Every Last One
2010 / Random House
Review by Michael Debbage
This is the first of Anna Quindlen’s novels that I’ve read, although I’ve been interested in them for years. Every Last One is told in first-person by Mary Beth Latham, mother of three (pre-teen fraternal twin boys and an artistic 17-year-old daughter), wife of an opthamologist, and small business owner. Quindlen does an amazing job of keeping the story strictly from Mary Beth’s perspective and showing the cast of characters as she sees and experiences them. The reader is never allowed to see who these characters are outside of Mary Beth’s head, but most of them are three-dimensional and “real” despite this bias - a strong credit to the author. The first half of the novel moves along smoothly as we get to know and care about each member of The Latham Family and their daily lives. Mary Beth knows that her life is good, but there is a small undercurrent of wistful dissatisfaction that rings true. Her marriage is strong and her husband is faithful and reliable, but something is missing. Her efforts to help her twin sons grow as individuals backfires a bit when Alex overshadows Max with his outgoing personality, athletic abilities, and popularity. Max becomes depressed and distant, although he has his own world of music and more internal activities. Her daughter, Ruby, is the budding writer Mary Beth had hoped to become, so she enjoys Ruby’s early successes without jealousy or regret. The Latham home is where many of the kids’ friends meet to hang out, and Mary Beth has a close relationship with several of Ruby’s friends. As a reader, I was enjoying the ride immensely, seeing the kids doing well and developing into healthy young adults, so it was an enormous shock when tragedy turned this world upside down. Because the story is from Mary Beth’s perspective, we are not given details about the event itself, and while she is recovering physically, details are sketchy and unclear due to her medications and the trauma of trying to get her head around what has happened. Very gradually, Mary Beth is able to accept that her life is dramatically changed forever and she slowly rebuilds both internally and externally. She is a survivor in more ways than one, but must start anew.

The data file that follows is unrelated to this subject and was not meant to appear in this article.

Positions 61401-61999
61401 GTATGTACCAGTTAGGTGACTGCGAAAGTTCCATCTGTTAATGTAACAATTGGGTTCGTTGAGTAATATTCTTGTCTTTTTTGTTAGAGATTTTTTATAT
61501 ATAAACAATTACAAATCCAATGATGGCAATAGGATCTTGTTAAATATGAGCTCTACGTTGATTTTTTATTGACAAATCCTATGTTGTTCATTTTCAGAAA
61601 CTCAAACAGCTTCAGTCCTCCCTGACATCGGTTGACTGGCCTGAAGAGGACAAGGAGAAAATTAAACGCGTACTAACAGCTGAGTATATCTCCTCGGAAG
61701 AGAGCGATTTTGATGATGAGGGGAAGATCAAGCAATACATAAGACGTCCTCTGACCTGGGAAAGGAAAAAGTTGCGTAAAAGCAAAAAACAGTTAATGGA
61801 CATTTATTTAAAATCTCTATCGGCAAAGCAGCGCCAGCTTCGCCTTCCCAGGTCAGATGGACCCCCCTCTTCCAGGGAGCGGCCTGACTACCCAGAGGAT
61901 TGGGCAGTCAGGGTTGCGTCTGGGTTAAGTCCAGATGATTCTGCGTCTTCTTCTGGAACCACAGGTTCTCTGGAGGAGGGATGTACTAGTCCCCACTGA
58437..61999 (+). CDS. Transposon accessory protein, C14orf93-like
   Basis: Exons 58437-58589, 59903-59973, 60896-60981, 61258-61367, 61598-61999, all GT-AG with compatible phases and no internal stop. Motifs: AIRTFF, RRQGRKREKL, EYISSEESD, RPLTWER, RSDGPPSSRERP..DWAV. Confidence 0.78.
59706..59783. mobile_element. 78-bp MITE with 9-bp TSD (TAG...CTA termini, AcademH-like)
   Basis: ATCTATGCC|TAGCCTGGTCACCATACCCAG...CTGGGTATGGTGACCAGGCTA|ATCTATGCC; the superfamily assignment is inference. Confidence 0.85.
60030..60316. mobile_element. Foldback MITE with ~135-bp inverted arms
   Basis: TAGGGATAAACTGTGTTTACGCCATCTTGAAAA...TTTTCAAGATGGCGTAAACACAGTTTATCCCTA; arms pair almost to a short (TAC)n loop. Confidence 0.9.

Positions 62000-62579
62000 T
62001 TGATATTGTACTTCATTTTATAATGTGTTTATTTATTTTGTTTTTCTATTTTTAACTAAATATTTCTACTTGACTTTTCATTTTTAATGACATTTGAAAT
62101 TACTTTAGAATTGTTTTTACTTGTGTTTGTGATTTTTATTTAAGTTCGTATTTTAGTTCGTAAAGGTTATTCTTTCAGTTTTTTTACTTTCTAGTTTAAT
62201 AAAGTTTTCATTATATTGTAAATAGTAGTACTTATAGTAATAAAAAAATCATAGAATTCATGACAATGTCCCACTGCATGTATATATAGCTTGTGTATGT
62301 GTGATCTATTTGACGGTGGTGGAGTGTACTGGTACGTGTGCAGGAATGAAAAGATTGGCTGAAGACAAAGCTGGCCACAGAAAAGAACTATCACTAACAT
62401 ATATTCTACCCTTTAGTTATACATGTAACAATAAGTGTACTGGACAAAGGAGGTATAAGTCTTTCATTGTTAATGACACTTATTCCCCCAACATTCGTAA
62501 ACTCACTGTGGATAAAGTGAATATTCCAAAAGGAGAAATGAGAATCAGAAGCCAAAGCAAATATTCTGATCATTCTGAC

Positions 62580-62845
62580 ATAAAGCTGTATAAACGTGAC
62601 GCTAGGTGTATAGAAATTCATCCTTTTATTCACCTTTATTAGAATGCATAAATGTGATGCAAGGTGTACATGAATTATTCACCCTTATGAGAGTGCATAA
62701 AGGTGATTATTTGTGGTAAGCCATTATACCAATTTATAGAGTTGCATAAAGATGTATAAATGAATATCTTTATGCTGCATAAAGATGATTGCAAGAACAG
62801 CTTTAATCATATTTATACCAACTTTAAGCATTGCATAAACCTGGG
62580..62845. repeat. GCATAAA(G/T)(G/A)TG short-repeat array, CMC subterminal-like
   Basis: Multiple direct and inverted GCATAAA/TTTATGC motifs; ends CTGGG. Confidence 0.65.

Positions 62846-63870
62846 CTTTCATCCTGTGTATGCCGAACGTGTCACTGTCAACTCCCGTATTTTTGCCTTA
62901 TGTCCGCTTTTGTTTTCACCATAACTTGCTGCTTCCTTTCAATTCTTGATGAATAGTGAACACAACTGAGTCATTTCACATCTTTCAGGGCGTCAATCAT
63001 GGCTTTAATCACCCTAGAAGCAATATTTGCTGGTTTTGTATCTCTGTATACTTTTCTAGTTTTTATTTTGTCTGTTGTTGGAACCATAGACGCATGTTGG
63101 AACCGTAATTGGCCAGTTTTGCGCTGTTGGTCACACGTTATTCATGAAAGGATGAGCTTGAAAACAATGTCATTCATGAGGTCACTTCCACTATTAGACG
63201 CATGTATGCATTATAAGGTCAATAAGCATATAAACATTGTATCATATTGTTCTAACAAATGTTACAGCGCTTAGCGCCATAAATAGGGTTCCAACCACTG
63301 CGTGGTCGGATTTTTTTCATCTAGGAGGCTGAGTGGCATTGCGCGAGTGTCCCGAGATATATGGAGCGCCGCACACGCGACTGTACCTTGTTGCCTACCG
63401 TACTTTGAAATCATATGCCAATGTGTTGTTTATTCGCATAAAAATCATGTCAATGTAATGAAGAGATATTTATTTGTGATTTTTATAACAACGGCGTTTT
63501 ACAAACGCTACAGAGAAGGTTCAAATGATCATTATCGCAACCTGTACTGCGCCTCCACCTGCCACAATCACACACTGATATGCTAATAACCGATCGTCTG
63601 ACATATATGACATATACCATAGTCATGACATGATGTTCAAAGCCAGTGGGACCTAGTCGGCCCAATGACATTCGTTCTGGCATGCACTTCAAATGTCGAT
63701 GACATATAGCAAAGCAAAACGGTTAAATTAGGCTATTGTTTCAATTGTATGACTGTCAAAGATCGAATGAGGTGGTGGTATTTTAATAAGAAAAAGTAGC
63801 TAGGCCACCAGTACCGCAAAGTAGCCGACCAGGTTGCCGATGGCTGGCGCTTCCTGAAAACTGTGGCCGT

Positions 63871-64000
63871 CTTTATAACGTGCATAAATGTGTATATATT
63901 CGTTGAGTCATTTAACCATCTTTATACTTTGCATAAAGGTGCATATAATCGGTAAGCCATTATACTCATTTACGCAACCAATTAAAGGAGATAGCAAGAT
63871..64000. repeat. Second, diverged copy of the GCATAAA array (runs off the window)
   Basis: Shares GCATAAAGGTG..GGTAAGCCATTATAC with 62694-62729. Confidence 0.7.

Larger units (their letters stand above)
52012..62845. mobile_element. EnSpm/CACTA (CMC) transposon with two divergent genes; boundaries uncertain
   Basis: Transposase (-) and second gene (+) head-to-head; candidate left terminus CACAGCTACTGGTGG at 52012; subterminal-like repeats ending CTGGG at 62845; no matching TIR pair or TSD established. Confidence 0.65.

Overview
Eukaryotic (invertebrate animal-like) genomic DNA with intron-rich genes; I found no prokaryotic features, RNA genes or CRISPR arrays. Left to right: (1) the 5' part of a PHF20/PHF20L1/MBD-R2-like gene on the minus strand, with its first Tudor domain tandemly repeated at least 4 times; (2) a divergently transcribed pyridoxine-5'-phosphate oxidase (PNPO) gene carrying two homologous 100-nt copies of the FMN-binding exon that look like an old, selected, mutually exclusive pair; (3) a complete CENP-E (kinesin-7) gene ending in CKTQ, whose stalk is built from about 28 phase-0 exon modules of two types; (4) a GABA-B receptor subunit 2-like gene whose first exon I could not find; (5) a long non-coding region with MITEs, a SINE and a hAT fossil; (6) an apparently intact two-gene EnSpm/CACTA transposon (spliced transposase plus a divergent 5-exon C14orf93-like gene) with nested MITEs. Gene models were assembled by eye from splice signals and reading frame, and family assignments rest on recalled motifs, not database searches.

The second half of this book is wrenching since we have gotten to know Mary Beth intimately. It matters what she is thinking and feeling, so we experience her pain and loss almost as intensely as she does. Mary Beth is human and we love her for that even though she has made many mistakes along the way - who hasn’t? I found the book very difficult to leave alone and recommend it highly.
April 8, 2010